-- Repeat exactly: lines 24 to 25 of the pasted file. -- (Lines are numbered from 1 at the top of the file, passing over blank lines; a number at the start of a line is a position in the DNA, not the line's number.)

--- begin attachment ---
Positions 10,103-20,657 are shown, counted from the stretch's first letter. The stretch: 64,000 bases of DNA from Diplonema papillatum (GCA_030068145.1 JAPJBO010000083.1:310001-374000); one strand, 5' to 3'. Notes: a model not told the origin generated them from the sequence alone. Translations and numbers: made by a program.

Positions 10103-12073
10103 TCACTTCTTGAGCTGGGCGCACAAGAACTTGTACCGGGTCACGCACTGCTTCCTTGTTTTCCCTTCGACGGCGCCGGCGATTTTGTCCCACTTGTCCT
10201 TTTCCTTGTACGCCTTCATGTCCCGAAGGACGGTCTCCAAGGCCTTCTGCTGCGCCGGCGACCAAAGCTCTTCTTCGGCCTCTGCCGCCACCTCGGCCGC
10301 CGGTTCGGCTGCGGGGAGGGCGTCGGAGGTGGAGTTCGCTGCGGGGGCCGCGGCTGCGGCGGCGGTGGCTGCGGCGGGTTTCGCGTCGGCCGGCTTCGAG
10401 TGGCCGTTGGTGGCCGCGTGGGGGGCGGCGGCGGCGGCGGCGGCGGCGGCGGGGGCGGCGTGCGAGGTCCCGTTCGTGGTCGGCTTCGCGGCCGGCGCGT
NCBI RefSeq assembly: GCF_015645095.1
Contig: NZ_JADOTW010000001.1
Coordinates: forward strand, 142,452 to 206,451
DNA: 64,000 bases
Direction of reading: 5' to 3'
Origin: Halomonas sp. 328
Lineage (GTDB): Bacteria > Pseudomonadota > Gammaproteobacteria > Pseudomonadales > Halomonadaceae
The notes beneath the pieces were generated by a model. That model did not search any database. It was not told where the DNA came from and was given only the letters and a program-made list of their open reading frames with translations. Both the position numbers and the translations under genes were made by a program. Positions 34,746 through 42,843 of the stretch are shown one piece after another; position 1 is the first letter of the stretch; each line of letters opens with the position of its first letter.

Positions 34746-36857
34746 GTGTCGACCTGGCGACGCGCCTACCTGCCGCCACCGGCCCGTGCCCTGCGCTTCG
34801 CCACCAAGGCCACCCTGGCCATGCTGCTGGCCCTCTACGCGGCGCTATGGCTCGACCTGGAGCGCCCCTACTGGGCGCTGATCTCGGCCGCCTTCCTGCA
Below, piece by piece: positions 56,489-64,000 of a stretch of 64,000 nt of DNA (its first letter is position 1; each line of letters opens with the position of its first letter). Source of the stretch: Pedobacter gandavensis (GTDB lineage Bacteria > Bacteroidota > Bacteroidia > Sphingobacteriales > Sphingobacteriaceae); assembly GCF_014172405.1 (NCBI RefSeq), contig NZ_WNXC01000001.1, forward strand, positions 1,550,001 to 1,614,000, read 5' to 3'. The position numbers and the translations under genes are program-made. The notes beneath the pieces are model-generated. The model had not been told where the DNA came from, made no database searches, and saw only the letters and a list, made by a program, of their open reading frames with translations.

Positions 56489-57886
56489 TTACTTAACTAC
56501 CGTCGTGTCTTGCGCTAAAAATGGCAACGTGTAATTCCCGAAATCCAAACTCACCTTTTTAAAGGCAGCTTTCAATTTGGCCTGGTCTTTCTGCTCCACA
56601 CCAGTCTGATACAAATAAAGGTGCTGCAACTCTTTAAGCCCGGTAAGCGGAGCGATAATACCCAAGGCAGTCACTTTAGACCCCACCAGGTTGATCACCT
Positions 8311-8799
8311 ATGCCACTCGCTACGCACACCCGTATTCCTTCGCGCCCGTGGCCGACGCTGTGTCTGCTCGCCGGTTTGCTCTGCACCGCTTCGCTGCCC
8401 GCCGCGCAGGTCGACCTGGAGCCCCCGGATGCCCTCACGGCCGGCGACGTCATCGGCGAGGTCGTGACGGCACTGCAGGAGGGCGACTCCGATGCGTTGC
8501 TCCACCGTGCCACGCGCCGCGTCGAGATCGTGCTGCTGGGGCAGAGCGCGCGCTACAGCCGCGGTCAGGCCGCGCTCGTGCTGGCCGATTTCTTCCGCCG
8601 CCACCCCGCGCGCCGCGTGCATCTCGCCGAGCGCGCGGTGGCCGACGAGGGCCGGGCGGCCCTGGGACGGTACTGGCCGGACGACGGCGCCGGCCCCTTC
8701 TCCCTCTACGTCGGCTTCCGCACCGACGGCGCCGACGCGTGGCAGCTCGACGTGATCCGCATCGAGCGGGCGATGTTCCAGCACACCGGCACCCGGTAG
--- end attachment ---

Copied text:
8311 ATGCCACTCGCTACGCACACCCGTATTCCTTCGCGCCCGTGGCCGACGCTGTGTCTGCTCGCCGGTTTGCTCTGCACCGCTTCGCTGCCC
8401 GCCGCGCAGGTCGACCTGGAGCCCCCGGATGCCCTCACGGCCGGCGACGTCATCGGCGAGGTCGTGACGGCACTGCAGGAGGGCGACTCCGATGCGTTGC